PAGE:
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Topological Toughening of Graphene and Other 2D Materials

Wednesday, May 3, 2017, 2:00 PM
Woolf Hall Room 413

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Huajian GaoSouthwest Mechanics Lecture Series

Huajian Gao, Ph.D., NAE
Walter H. Annenberg Professor of Engineering, Brown University

Abstract: It has been claimed that graphene, with the elastic modulus of 1TPa and theoretical strength as high as 130 GPa, is the strongest material. However, from an engineering point of view, it is the fracture toughness that determines the actual strength of materials, as crack-like flaws (i.e., cracks, holes, notches, corners, etc.) are inevitable in the design, fabrication, and operation of practical devices and systems. Recently, it has been demonstrated that graphene has very low fracture toughness, in fact close to that of ideally brittle solids. These findings have raised sharp questions and are calling for efforts to explore effective methods to toughen graphene.

Recently, we have been exploring the potential use of topological effects to enhance the fracture toughness of graphene. For example, it has been shown that a sinusoidal graphene containing periodically distributed disclination quadrupoles can achieve a mode I fracture toughness nearly twice that of pristine graphene. Here we report working progresses on further studies of topological toughening of graphene and other 2D materials. A phase field crystal method is adopted to generate the atomic coordinates of material with specific topological patterns. We then perform molecular dynamics simulations of fracture in the designed samples, and observe a variety of toughening mechanisms, including crack tip blunting, crack trapping, ligament bridging, crack deflection and daughter crack initiation and coalescence.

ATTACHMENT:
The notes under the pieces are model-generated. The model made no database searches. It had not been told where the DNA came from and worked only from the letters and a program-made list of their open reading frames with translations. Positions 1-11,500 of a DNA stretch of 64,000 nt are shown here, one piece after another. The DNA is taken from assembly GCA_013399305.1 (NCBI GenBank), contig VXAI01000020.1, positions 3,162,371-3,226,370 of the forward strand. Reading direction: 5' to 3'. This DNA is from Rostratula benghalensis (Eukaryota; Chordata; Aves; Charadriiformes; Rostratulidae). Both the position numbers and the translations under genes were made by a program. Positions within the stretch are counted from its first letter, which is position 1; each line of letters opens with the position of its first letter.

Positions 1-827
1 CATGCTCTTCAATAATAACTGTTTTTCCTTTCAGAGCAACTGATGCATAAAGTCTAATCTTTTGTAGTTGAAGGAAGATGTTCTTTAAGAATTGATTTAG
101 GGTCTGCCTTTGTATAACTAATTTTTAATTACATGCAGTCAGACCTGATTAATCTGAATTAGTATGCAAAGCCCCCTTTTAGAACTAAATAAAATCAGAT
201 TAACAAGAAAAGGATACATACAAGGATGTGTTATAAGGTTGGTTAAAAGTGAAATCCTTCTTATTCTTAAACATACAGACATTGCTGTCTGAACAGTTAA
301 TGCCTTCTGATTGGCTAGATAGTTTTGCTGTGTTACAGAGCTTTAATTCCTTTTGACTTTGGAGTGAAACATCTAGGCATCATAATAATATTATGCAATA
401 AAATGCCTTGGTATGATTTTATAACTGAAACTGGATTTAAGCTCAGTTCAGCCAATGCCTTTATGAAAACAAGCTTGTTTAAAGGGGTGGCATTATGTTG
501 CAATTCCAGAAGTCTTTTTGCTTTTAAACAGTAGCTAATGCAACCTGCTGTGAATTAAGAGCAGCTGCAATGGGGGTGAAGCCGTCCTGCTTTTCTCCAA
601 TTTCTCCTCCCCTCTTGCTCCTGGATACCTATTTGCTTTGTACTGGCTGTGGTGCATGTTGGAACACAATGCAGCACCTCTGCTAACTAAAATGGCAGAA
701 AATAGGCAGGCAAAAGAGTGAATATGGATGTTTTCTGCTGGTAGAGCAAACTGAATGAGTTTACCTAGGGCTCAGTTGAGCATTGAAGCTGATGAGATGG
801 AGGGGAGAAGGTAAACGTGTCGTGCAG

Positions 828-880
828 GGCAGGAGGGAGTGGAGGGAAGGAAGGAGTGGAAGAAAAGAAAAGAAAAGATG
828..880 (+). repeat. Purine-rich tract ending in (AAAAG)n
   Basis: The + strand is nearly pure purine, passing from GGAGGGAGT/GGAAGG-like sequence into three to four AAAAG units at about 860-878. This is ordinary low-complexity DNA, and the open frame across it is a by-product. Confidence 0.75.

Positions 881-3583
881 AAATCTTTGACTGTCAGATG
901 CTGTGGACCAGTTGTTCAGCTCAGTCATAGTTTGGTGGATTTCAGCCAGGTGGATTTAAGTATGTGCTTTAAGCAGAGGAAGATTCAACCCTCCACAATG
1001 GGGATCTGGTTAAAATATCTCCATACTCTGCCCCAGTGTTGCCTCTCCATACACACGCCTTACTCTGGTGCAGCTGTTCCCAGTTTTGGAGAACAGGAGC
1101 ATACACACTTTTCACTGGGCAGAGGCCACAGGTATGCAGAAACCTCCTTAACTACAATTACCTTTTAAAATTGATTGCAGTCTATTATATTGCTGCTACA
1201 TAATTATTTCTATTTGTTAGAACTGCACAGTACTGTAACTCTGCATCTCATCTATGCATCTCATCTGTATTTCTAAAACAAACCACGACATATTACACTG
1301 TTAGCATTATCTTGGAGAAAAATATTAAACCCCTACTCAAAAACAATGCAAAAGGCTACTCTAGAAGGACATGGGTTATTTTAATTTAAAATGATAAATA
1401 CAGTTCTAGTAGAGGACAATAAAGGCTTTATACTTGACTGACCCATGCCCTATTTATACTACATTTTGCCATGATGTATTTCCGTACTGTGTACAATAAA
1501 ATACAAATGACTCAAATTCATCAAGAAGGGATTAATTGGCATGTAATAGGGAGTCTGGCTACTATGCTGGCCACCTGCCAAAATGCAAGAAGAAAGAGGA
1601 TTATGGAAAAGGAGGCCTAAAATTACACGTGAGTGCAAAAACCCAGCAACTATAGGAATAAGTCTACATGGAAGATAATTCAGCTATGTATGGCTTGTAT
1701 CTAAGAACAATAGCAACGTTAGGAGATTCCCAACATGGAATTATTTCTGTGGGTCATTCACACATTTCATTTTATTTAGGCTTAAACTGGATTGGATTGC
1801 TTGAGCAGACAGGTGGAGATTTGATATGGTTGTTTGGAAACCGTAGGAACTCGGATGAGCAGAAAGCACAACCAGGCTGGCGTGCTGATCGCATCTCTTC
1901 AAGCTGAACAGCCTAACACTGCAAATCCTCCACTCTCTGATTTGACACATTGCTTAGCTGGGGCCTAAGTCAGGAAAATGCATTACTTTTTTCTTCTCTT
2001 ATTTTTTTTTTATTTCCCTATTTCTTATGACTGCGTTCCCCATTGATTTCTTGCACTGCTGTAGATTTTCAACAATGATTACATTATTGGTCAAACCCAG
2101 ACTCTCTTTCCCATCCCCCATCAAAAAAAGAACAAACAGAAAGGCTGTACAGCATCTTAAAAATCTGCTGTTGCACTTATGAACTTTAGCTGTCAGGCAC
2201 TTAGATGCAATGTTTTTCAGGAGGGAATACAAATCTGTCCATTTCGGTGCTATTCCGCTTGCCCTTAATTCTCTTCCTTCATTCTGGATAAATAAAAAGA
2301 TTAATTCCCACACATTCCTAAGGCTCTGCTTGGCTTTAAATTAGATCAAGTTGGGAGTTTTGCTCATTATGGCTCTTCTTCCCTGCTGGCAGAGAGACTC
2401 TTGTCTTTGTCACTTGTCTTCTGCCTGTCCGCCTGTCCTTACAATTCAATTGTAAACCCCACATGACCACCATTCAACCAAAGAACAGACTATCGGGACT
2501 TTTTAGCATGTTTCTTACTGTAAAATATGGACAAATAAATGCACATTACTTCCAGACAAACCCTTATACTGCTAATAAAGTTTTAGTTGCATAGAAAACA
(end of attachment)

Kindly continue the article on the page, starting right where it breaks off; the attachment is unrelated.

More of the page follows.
Bio: Huajian Gao earned his B.S. degree from Xian Jiaotong University of China in 1982, and his M.S. and Ph.D. degrees in Engineering Science from Harvard University in 1984 and 1988, respectively. He served on the faculty of Stanford University between 1988 and 2002, where he was promoted to Associate Professor with tenure in 1994 and to Full Professor in 2000. He served as a director at the Max Planck Institute for Metals Research between 2001 and 2006 before joining the Faculty of Brown University in 2006. At present, he is the Walter H. Annenberg Professor of Engineering at Brown.

Professor Gao’s research is focused on the understanding of basic principles that control mechanical properties and behaviors of materials in both engineering and biological systems. He is a Member of the National Academy of Engineering (NAE), a Foreign Member of the Chinese Academy of Sciences (CAS) and the Editor-in-Chief of Journal of the Mechanics and Physics of Solids (JMPS), the flagship journal of his field. He is also the recipient of numerous academic honors, from a John Simon Guggenheim Fellowship in 1995 to recent honors including Rodney Hill Prize in Solid Mechanics from the International Union of Theoretical and Applied Mechanics in 2012, and Prager Medal from Society of Engineering Science and Nadai Medal from American Society of Mechanical Engineers in 2015.

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